Campaigners were given to understand, from the ONS, that the online census would contain a range of prompts and, for the national identity question, the supporting text would give “Cornish” as one of the examples of an “Other” nationality.

Yesterday, we found out that this was not true and that there had been a “misunderstanding.” The reference to Cornish as a possible “Other” national identity will appear in guidance, hidden elsewhere on the census website. It will not promote the write-in / type-in option to people as they fill out the forms.

Feeling pretty let down by the Office of National Statistics at the moment and I can assure one and all that formal complaint representations will soon be prepared.

But at this time – irrespective of the ONS – we must continue to do everything that we can to encourage as many people as possible to record their Cornishness on the census.

Tuesday, 23 February 2021

MY LATEST MONTHLY REPORT


My latest monthly report will be reported to tonight's meeting of St Enoder Parish Council. It covers the time period of 25th January – 22nd February 2021, and is as follows:

1.0 Council and other meetings

Over the last month, I have attended a number of virtual meetings and briefings via Microsoft Works and Zoom.

In terms of Cornwall Council, these have included the Central Sub-Area Planning Committee; an informal Economic Growth and Development Overview and Scrutiny Committee and an associated review into standards for social housing (2); the Cornish National Minority Working Group, associated briefings (2) and a meeting about the upcoming 2021 census and the publicity for the “write-in” option for Cornish nationality; the Informal Investment Panel; an update on parking policy; local China Clay Area members; a briefing about the upcoming Full Council meeting; Group Leaders; and all member briefings (3).

In addition, I have attended the Covid-19 Local Outbreak Engagement Board (1); council briefings about the response to the Covid-19 pandemic (2); and the lockdown support group for the China Clay Area (1).

I have also been at three meetings of St Enoder Parish Council, one meeting of the St Austell Bay Economic Forum, and one meeting of the South and East Cornwall Community-Led Local Development Local Action Group.

2.0 Planning applications

The Parish Council and I continue to deal with a range of planning applications. Updates on some specific planning matters are shown below.

2.1 Fifty properties at St Columb Road (PA20/02929)

On 16th December, Cornwall Council refused planning permission for the construction of 50 new properties at St Columb Road, which were proposed for land at the rear of the development opposite the Doctors’ Surgery.

I have just been informed that the applicant has chosen to appeal the decision to the Bristol-based Planning Inspectorate. Cornwall Council and other interested parties will now have until 23rd March to submit evidence in support of the refusal.

The two reasons for refusal were as follows:

1. The application site is not located within a main town identified in Policy 3 for the county's strategic housing growth, the site is not infill development or rounding off and is not to be sited on previously developed land. The proposal needs to be considered as a rural exception site under policy 9. It is considered that the proposed scale of up to 50 houses in this location would not be well related to the physical form of the settlement and would be at odds with the prevailing character in this location and would appear as inappropriate housing encroaching into the open landscape which would have a detrimental impact upon the intrinsic rural character. The proposal is therefore contrary to policy 2, 3, 9 and 23 of the Cornwall Local Plan and policies 2, 3 and 4 of the St Enoder Parish Neighbourhood Plan.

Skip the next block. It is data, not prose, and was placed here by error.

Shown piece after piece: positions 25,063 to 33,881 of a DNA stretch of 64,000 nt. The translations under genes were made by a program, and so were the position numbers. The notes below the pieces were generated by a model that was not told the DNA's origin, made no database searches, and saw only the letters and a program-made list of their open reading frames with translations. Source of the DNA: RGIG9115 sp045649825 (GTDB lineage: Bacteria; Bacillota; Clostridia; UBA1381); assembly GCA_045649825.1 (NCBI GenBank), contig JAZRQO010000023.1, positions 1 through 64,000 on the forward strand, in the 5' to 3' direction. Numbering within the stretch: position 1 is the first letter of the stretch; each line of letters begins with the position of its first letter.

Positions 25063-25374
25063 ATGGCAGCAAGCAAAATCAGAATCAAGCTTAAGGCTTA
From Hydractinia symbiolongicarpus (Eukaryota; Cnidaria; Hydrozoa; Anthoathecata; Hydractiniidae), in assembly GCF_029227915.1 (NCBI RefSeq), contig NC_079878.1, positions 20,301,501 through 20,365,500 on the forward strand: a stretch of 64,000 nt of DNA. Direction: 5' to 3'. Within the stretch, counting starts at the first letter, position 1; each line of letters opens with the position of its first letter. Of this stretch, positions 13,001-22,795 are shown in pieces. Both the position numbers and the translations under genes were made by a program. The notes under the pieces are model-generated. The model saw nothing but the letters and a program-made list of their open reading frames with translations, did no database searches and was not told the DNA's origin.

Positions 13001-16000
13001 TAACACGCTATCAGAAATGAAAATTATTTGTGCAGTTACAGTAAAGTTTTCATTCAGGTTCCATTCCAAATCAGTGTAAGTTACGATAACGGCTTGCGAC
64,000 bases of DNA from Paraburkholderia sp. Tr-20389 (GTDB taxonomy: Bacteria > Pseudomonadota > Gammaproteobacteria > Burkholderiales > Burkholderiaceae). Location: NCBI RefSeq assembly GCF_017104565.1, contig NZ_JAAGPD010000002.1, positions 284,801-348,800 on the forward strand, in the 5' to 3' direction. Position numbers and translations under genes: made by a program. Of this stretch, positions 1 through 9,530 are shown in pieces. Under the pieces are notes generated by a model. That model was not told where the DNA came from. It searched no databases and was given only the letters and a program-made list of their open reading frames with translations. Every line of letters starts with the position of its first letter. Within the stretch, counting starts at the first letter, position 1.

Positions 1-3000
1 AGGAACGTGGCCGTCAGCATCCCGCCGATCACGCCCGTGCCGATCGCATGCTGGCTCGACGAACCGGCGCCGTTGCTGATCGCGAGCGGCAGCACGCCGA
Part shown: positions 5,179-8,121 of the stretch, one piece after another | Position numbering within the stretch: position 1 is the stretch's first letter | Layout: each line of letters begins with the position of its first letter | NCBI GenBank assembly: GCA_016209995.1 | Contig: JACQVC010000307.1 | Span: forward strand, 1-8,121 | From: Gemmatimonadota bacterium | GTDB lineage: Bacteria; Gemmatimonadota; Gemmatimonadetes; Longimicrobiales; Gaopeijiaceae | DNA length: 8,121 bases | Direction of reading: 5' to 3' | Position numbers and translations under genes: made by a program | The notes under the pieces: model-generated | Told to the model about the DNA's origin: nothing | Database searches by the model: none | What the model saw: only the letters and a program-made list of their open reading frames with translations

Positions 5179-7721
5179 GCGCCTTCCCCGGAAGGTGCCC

2. In the absence of a mechanism to secure the provision of affordable housing, education contributions, open space provision onsite and off-site financial contribution, health care contributions and financial contributions for mitigation for the Penhale Special Area of Conservation for which there is evidence of an identified need, the proposal is considered to be contrary to policies 8, 13, 16, 22 and 28 of the Cornwall Local Plan, guidance contained within paragraphs 8, 17, 61, 62, 94 and 96 of the National Planning Policy Framework 2019, and CC - Guidance on s106 Planning Obligations for Education Provision (April 2012).

St Enoder Parish Council always submits comments to planning appeals and, at tonight’s meeting, I will be offering to write a detailed representation on behalf of the Council and local objectors.

2.2 Ouistreham, Indian Queens (PA20/00184)

An outline application was submitted for a bungalow in the back garden of Ouistreham, which is opposite Queens Garage. The Parish Council raised objections to the development and how it was inappropriately squeezed into the back garden.

Planning officers recommended that the application be approved, so I referred it to a meeting of the Central Sub-Area Planning Committee on 22nd February. I spoke at the meeting, along with the Chairman of the Parish Council Michael Bunyan, and the application was refused. The vote was eight to four.